In most households in the United States, February 1st will be spent gathered around the television watching the Super Bowl. Across the Atlantic Ocean, the Celtic people of ancient times would have been celebrating Imbolc (i-molk). What is Imbolc, you might ask? It was the ancient pagan celebration of the Celtic people ushering in the spring season. Imbolc was also a time for “divining” the weather. This was perhaps a forerunner for our Groundhog Day. Imbolc was widely celebrated in Ireland, Scotland, and the Isle of Man. As these are all places to which I have traced my family tree, I thought I should find out what this tradition entailed.
Imbolc, celebrated on February 1st, is one of four Gaelic festivals centered around the seasons. It occurs halfway between the winter and spring equinox, and was originally begun as a celebration for the Celtic goddess Brigid, who was the goddess of fire. Brigid was thought to visit house to house on Imbolc. Her followers would leave her gifts of food and clothing, as well as a bed in which to sleep, all in hopes of receiving her blessing. They made Brigid’s Crosses, which were small crosses woven with rushes or straw and placed in the home. The ancient Celts believed that the cross would protect them from evil, as well as protect their homes from fire, as Brigid was the goddess of fire.
Traditions of Imbolc were mainly centered around the home, and spring cleaning was very important. Feasts were held, prayers were raised, and candles were lit. Bonfires were important, as fire was thought to represent purification. People visited holy wells, and the water from the well was used to bless homes.
Today, this pagan holiday has been Christianized, and transformed into a celebration of St. Brigid of Kildare, Ireland’s most important female saint. St. Brigid was an Irish nun who lived from about 450-525. She was supposedly born to a mother who was a Pictish Christian and a father who was a pagan clan chieftain. She was named Brigid by her father in honor of the Celtic goddess. When Brigid converted to Christianity, her pagan father was obviously not pleased. He tried to dissuade her, but Brigid was solid in her convictions. Brigid went on to found Kildare Abbey, as well as other convents, and was eventually made a saint. She is the patron saint of many things, babies, abused children, poets, travelers, and scholars, just to name a few.
The festival in honor of St. Brigid is widely celebrated today. Some of the ancient traditions associated with Imbolc have been absorbed into celebrations for St. Brigid’s Day. People still celebrate by visits to holy wells, and special foods are eaten. Some of these foods are colcannon (mashed potatoes with kale or cabbage), dumplings, barmbrack (yeasted bread with raisins), or oaten breads.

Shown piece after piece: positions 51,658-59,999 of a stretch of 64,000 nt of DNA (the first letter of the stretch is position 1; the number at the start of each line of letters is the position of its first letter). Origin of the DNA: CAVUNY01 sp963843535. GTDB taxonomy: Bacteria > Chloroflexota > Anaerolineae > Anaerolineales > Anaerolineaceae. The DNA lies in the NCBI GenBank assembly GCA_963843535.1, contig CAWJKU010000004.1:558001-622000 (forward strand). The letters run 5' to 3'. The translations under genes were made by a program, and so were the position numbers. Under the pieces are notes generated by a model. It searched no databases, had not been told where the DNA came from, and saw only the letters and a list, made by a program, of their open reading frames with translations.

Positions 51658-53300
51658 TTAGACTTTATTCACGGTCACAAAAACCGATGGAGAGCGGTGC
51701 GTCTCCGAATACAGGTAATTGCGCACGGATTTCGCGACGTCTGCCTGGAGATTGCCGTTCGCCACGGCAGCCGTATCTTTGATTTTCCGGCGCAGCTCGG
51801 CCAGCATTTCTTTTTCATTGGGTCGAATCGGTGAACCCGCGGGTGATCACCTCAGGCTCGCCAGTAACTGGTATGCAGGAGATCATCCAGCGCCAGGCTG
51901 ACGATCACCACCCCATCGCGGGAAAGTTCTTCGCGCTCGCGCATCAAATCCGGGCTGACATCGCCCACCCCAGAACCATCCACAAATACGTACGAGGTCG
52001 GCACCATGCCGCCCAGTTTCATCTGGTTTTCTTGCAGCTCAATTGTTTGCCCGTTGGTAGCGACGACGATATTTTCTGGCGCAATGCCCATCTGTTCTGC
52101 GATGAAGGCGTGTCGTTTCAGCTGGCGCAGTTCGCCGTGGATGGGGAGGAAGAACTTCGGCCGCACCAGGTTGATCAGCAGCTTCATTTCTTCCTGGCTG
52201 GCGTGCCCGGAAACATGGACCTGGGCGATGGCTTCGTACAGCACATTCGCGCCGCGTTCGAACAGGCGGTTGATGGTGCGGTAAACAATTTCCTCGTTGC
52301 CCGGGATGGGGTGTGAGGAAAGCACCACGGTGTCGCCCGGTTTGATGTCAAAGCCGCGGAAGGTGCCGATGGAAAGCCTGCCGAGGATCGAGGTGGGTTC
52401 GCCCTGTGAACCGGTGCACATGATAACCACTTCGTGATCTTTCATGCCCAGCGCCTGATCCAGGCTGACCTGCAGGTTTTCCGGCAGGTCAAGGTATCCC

While I am neither Catholic nor pagan, this tradition is quite fascinating to me. The idea of a holiday centered around hearth and home, spent with the people I love is appealing, and my home can definitely benefit from a good spring cleaning! If you would like to celebrate something other than the Super Bowl on February 1st, maybe you can incorporate some of these traditions into your day. I am including a recipe for St. Brigid’s Oaten Bread from Travel Ireland. I plan to try this recipe myself, and I may even share it with my husband while he forces me to watch the Super Bowl.
Written by Heidi
St. Brigid’s Oaten Bread
1 cup flour
1 tablespoon sugar
3/4 teaspoon baking powder
1/4 teaspoon baking soda
1/4 teaspoon salt
3 tablespoons butter, in small pieces
3/4 cup uncooked oatmeal (old fashioned)
1/2 cup buttermilk
Preheat your oven to 425 degrees Fahrenheit.
Grease a baking sheet.
Mix flour, sugar, baking powder, baking soda and salt in a bowl. Add butter bits and cut in with knife until mixture is crumbly. Add oats and mix well.
Beat the egg with the buttermilk in a separate bowl.
Make a “well” in the dry ingredients, then pour in the egg mixture and mix all with a fork until the crumbs hold together. Form the dough into a ball and knead (on a floured surface, about 20-25 times). Add flour if the mass is still too sticky to work with.
Form the doughball into 8-inch round and transfer it to the baking sheet.
Score a deep cross into the bread but do not cut through.
Bake for fifteeen to twenty minutes, or until medium brown and a tester comes out clean